Almost immediately after the 11th Circuit Court of Appeals published its decision in Hunstein vs. Preferred Collection & Management Services, Inc, 994 F.3d 1341 (11th Cir. 2021), opportunistic attorneys began filing copy-cat cases nationwide. Suddenly, overnight, the well-known and long-accepted practice of sending data to a letter vendor for printing morphed from a non-issue into the most egregious of consumer harms. Certain wily attorneys collectively gasped, clutched their pearls, and started serial filing lawsuits to right this newly discovered wrong.
Well- it seems the Eastern District of New York (EDNY) has had enough. On July 23, 2021, Judge Gary Brown in the EDNY issued a memorandum and order dismissing six Hunstein copy-cat cases. Like all Hunstein copy-cat cases, the lawsuits alleged debt collectors violated the Fair Debt Collections Practices Act (FDCPA) by providing data to mailing vendors.
The July 23rd order begins by including a robust recitation of cases wherein the EDNY addressed abuses of the FDCPA. In fact, over three full pages of the barely fourteen-page order were dedicated to discussing cases that held in one form or another that the FDCPA was “abused and perverted into money-making vehicles for individuals and lawyers.” Although the order did not state the six dismissed cases were necessarily abusive, the implication is clear.
Upon concluding its recitation of the abusive FDCPA filings in the EDNY, the memorandum next turned to recent developments in the law: specifically the Supreme Court’s recent ruling in TransUnion v. Ramirez, 594 U.S. ____ (2021).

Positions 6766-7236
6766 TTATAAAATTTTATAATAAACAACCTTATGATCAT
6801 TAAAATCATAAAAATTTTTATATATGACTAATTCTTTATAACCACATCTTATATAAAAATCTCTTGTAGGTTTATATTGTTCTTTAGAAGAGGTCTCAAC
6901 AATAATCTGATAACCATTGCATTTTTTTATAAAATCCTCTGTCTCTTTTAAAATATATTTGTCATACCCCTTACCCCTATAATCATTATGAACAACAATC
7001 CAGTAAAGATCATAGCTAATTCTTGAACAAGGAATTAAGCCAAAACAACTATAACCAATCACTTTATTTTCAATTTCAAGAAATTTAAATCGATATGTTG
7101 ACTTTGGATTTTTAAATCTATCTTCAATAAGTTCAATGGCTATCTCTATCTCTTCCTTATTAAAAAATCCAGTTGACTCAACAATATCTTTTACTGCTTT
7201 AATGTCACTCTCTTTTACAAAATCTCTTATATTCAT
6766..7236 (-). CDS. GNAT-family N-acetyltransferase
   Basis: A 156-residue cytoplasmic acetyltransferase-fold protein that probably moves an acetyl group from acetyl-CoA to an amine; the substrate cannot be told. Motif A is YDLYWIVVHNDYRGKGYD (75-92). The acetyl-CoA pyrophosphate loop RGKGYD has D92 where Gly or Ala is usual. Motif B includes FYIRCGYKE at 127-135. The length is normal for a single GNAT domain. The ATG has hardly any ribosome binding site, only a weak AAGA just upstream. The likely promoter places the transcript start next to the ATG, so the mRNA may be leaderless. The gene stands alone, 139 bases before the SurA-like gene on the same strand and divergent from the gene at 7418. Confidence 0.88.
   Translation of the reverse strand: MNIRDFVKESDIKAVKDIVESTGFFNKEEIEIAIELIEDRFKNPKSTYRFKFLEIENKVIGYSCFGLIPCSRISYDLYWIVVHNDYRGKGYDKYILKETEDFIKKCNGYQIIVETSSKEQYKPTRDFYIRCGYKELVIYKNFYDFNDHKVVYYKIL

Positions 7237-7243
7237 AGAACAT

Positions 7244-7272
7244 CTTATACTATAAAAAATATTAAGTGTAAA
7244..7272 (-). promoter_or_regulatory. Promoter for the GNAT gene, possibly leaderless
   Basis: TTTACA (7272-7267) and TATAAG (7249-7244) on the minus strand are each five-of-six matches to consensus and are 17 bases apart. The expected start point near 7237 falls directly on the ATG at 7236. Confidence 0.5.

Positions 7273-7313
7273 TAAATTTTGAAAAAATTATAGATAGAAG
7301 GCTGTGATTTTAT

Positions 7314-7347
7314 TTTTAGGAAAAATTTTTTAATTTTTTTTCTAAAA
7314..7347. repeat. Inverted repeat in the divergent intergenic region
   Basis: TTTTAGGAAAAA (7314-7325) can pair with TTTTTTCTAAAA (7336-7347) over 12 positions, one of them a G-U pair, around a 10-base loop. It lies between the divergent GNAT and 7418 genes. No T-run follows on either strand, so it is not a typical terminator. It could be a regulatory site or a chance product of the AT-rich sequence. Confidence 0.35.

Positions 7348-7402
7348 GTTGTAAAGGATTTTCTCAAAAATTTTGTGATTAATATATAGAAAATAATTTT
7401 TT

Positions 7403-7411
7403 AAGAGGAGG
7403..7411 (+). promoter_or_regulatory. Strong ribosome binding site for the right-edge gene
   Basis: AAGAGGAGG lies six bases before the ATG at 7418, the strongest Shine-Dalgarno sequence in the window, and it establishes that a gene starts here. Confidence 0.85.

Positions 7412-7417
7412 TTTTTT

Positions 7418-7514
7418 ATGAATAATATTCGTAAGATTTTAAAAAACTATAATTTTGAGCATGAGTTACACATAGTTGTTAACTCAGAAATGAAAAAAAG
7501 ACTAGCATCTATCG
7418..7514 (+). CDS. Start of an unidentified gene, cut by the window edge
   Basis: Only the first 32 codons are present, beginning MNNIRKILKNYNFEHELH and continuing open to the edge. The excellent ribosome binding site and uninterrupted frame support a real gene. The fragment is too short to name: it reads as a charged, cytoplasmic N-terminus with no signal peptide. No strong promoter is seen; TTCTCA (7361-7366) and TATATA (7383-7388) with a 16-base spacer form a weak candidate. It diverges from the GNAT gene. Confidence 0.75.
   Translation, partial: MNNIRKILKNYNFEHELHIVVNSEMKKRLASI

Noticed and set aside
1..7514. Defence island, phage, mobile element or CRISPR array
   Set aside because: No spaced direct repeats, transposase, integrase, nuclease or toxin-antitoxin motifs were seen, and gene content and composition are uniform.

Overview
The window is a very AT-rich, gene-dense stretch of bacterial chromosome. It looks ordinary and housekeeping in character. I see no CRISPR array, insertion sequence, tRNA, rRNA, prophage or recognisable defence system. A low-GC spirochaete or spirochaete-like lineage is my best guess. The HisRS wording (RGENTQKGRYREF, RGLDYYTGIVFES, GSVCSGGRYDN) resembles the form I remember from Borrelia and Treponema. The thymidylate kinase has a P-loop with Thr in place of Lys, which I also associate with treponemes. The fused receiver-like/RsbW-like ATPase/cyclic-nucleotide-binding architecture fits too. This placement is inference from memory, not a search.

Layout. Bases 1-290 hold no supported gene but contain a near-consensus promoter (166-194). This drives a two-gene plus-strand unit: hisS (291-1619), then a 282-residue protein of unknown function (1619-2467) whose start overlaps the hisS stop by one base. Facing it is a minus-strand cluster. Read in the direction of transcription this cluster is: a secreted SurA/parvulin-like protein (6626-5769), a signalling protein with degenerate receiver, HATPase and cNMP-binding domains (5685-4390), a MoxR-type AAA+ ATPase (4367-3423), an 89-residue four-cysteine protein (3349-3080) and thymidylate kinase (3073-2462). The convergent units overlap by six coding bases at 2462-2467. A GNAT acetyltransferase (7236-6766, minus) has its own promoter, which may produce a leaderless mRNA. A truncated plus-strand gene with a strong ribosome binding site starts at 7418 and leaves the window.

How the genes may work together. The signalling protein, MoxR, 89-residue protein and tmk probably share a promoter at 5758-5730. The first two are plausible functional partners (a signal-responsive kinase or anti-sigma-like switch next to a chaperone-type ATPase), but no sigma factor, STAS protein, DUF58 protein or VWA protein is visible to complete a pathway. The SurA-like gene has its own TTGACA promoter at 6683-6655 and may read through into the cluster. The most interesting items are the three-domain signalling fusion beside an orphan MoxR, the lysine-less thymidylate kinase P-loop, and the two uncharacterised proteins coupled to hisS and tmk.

Background: The TransUnion Decision:
In Transunion, the class of potential plaintiffs alleged, among other causes of action, that TransUnion violated the Fair Credit Reporting Act (FCRA) by failing to follow reasonable procedures, which ultimately resulted in the addition of alerts to credit files that erroneously labeled consumers as potential terrorists. While all potential class members had the terrorist label included in their credit files, many could not demonstrate that the inaccurate information (i.e., the terrorist alert) in their credit files was distributed to a third party.
Ultimately, the Supreme Court held that though credit report inaccuracies may be a procedural violation of the FCRA, the consumers who could not demonstrate the inaccurate information was shared with a third party lacked standing to maintain their claims in federal court. In reaching this conclusion, the Court reasoned that regardless of the potential for future harm, “bare procedural violations, divorced from any concrete harm…do not suffice for Article III standing.”
Additionally, in footnote 6 of the TransUnion decision, the Court rejected the consumer's theory that TransUnion “published” information internally and to vendors, explicitly stating, American courts “have [not] necessarily recognized disclosures to printing vendors as actionable publications.”
Applicability of the TransUnion Decision to the EDNY Cases: